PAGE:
In a further embodiment of the present invention, a diagnostic system is provided for determining a characteristic of electrode contacts and/or contacted surfaces, comprising: an RF sensor for sensing RF from partial electrical discharge events; a vibration sensor for sensing vibration from movement that causes an electrode to have a break contact event or a make contact event; circuit for determining a first time and a second time when a level of activity in the vibration signal exceeds a predetermined threshold level of activity; and a recorder for recording the RF signal and the vibration signal occurring in a time period that includes the first time and the second time.

In a yet further aspect of the invention, a circuit is included for determining a parameter of one of the RF signal and the vibration signal and comparing that parameter to a predetermined threshold.

BRIEF DESCRIPTION OF THE DRAWINGS

FIG. 1 is a schematic block diagram of a preferred embodiment of the present invention.

FIGS. 2A-C show side views of a new electrode and shelf, a electrode and shelf with normal contact wear, and a electrode and shelf at the end of contact life.

FIG. 3 is a schematic block diagram of another embodiment of the present invention.

FIG. 4A is a graph of an RF signal and a simultaneously sensed vibration signal for a tap change event with new electrodes and new shelf surfaces under high voltage and no load.

FIG. 4B is graphical representation of an RF signal with a simultaneously sensed vibration signal for a tap change event with bad electrode contact and bad shelves under high voltage and no load.

FIG. 4C is a graphical representation of an RF signal with a simultaneously sensed vibration signal for tap change events with bad electrode contacts and bad shelves under no voltage and no load.

FIG. 5A is a graphical representation of an RF signal with a simultaneously sensed vibration signal for good electrode contacts on good shelves at high voltage and no load.

FIG. 5B is a graphical representation of an RF signal with a vibration signal for tap change events with bad electrode contacts on good shelves at no voltage and no load.

FIG. 5C is a graphical representation of an RF signal with a simultaneously sensed vibration signal for tap change events with a bad electrode contact on good shelves at high voltage and no load.

DETAILED DESCRIPTION OF THE PREFERRED EMBODIMENT

A diagnostic method and structure have been discovered wherein the RF signal from discharge events can be correlated with an electrode contact moving off a shelf and onto a second shelf. It has further been discovered that this RF signal changes as the characteristics of the electrode and the shelves change over time due to wear and other problems.

In a further important aspect of the present invention, it has been discovered that it is particularly advantageous to measure RF (radio frequency) signals and to simultaneously measure vibration signals from the voltage regulator to thereby obtain a correlation between these two signals. The timing for break contact events and make contact events between taps and shelves can be determined accurately by monitoring a vibration signal, and then using the time for these contact events to monitor selected portions of the RF signal that occur around that time or times.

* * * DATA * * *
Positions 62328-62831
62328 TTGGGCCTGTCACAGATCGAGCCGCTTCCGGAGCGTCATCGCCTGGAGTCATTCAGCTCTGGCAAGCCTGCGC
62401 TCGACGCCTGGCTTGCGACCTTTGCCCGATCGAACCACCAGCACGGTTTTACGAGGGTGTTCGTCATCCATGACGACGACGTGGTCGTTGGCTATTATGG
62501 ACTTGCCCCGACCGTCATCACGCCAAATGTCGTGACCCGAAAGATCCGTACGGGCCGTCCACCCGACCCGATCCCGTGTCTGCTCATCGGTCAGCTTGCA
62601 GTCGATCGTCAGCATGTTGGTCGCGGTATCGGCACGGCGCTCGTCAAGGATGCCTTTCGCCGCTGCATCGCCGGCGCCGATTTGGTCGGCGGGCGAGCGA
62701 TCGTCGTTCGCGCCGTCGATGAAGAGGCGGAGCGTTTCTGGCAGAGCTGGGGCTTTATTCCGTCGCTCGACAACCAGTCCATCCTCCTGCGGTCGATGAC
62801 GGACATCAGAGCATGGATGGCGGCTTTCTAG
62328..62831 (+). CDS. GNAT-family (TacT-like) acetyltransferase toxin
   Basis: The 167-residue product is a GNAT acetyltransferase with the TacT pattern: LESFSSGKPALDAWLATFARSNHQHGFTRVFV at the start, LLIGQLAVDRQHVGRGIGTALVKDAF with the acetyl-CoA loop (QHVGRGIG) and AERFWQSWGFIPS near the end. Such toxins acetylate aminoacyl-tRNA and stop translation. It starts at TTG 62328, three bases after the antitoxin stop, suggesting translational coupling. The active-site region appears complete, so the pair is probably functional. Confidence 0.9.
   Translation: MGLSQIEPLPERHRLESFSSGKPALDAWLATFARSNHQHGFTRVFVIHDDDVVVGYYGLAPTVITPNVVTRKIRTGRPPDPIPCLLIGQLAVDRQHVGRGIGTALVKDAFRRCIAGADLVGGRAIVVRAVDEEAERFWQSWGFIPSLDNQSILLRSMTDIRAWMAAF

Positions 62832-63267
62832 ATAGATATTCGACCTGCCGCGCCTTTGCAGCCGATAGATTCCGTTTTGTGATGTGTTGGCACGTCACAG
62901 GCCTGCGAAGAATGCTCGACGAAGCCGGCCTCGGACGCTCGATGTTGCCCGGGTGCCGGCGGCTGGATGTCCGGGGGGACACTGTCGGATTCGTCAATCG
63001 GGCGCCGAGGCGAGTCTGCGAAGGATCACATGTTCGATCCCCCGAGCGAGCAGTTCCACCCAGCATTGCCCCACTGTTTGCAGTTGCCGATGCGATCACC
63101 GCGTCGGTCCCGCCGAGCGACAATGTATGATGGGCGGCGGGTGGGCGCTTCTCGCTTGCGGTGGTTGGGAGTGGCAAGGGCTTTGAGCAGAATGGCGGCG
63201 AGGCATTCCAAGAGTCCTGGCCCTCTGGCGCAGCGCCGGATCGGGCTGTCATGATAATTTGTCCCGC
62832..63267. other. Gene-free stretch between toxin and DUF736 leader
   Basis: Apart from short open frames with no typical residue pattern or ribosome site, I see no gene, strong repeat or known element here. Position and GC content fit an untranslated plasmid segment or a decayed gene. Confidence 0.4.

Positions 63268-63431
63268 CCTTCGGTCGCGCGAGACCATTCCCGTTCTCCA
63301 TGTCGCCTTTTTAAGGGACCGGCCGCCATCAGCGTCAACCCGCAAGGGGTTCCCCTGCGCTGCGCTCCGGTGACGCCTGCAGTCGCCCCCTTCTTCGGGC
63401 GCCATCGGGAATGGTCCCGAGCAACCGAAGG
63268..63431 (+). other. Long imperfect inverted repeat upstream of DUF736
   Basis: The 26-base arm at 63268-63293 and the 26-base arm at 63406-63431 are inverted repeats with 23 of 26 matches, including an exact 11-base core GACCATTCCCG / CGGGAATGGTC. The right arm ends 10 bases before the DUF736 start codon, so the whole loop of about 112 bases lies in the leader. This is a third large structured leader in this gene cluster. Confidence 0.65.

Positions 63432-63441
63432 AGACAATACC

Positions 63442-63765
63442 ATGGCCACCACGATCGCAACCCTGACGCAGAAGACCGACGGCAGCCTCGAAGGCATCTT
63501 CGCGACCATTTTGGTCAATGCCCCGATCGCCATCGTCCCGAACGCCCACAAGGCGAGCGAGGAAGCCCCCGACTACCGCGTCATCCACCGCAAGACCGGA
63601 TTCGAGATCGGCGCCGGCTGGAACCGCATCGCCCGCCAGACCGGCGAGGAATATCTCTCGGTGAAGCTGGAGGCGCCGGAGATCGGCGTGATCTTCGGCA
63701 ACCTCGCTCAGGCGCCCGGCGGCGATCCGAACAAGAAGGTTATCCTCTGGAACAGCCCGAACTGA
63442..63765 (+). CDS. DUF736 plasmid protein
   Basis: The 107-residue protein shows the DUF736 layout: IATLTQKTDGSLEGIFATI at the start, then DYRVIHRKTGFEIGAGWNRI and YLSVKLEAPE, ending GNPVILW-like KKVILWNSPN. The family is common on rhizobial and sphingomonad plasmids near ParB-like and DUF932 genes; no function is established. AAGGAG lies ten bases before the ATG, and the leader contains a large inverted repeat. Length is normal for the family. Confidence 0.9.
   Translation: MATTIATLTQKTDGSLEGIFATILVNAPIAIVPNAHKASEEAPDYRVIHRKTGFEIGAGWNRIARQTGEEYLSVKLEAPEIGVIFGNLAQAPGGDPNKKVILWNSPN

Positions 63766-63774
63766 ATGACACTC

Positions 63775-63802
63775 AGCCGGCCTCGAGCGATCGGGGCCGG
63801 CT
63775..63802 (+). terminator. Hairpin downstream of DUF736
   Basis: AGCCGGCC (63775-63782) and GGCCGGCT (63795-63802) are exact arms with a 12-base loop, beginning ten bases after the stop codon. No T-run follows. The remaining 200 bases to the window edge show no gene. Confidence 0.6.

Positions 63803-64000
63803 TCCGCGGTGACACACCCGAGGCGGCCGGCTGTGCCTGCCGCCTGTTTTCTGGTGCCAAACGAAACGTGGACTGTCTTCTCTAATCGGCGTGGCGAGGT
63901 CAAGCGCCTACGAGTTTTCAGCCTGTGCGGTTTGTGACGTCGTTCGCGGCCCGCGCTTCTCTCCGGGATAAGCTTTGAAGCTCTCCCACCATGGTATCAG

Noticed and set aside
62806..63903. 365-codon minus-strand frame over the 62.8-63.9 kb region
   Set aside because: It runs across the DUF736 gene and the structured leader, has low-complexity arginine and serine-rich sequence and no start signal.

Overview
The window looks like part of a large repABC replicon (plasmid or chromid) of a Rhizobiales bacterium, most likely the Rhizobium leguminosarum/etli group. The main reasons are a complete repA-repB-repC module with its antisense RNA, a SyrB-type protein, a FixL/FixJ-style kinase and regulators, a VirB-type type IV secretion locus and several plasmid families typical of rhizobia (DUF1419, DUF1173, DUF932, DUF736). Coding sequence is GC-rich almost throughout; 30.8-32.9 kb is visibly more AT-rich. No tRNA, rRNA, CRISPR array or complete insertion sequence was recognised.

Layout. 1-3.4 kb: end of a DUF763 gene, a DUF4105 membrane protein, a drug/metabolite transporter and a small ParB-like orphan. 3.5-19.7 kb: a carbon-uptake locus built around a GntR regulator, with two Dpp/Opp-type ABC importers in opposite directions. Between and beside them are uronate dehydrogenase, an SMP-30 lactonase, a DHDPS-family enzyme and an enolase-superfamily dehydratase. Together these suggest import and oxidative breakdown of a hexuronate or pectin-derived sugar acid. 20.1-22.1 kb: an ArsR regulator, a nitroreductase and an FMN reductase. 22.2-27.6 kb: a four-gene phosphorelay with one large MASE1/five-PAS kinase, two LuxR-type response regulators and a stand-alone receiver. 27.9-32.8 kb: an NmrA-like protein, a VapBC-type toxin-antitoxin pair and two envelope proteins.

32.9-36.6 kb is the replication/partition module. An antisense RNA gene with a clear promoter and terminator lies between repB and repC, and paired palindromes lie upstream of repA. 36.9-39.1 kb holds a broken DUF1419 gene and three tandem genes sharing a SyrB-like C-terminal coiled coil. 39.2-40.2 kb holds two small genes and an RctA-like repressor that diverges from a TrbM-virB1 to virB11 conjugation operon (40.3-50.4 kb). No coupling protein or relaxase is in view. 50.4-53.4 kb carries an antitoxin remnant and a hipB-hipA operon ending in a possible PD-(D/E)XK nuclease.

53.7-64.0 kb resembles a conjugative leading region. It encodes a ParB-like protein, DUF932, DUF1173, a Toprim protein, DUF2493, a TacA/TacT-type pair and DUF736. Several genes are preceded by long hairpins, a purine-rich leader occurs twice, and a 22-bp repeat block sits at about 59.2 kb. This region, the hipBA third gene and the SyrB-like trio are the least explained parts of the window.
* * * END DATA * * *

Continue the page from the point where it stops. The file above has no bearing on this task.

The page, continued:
A yet further aspect of the present invention encompasses the digital sampling of these signals to thereby allow the detection, extraction and storage in a database of a variety of signatures representing particular characteristics of the electrodes and/or shelves for comparison to previously measured signatures.

Referring now to FIG. 1, there is shown a preferred embodiment for implementing the present invention for monitoring a voltage regulator 10 which include therein, one or more electrodes and a plurality of shelves with contact surfaces. The invention includes a RF sensor 12 for sensing RF signals. The RF sensor 12 may be implemented in variety of different configurations. By way of example, but not by way of limitation, the RF sensor 12 may be implemented by means of a high frequency current transformer on the ground strap to a coupling capacitor placed on one terminal of the voltage regulator 10. Alternatively, the RF sensor 12 may be implemented by means of an impedance (resistive or inductive) in series with a coupling capacitor connected to the high voltage lead. For this configuration, the RF signals of interest are obtained across the impedance. Alternatively, similar RF information can be obtained using a clamp-on high frequency CT (current transformer) on the ground-strap of the transformer tank. In this configuration, the signal on the ground strap is picked up by a radio frequency current transformer (RFCT) through which is connected a ground strap to a coupling capacitor of the sensor 12. See FIG. 3. For example, the bandwidth of this sensor 12, when configured with an RF transformer arrangement is approximately 100 MHz with a 3 dB roll-off at about 500 kHz. This sensor-RFCT arrangement is an inexpensive, safe, sensitive method for detecting electrical discharge events ranging from large arcing events down to much smaller partial discharge events.